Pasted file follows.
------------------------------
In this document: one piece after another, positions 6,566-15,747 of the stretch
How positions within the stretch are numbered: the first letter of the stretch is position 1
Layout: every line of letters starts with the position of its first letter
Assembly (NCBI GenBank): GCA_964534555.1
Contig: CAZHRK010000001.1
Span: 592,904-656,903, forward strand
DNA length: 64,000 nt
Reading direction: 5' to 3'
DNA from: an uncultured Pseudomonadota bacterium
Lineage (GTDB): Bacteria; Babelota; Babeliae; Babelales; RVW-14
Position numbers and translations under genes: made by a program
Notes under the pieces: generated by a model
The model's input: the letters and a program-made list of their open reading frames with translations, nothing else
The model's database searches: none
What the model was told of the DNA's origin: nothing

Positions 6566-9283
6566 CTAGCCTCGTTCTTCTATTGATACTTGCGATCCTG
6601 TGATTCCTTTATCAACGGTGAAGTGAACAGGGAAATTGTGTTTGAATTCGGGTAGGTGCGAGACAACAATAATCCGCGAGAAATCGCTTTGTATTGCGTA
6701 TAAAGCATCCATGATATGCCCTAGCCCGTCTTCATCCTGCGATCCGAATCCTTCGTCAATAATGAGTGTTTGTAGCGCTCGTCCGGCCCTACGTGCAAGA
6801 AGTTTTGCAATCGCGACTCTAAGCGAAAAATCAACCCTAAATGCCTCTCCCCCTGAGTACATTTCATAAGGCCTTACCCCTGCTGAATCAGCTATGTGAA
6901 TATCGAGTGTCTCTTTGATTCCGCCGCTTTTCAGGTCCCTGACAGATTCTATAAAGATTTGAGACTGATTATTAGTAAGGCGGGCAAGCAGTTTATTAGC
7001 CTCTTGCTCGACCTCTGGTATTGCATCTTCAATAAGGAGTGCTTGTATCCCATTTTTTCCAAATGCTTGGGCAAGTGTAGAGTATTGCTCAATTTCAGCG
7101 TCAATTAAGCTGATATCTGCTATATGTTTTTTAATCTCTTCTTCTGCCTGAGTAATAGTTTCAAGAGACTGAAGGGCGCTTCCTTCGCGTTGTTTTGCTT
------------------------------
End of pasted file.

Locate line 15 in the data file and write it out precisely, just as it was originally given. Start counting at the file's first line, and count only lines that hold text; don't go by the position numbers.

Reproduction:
What the model was told of the DNA's origin: nothing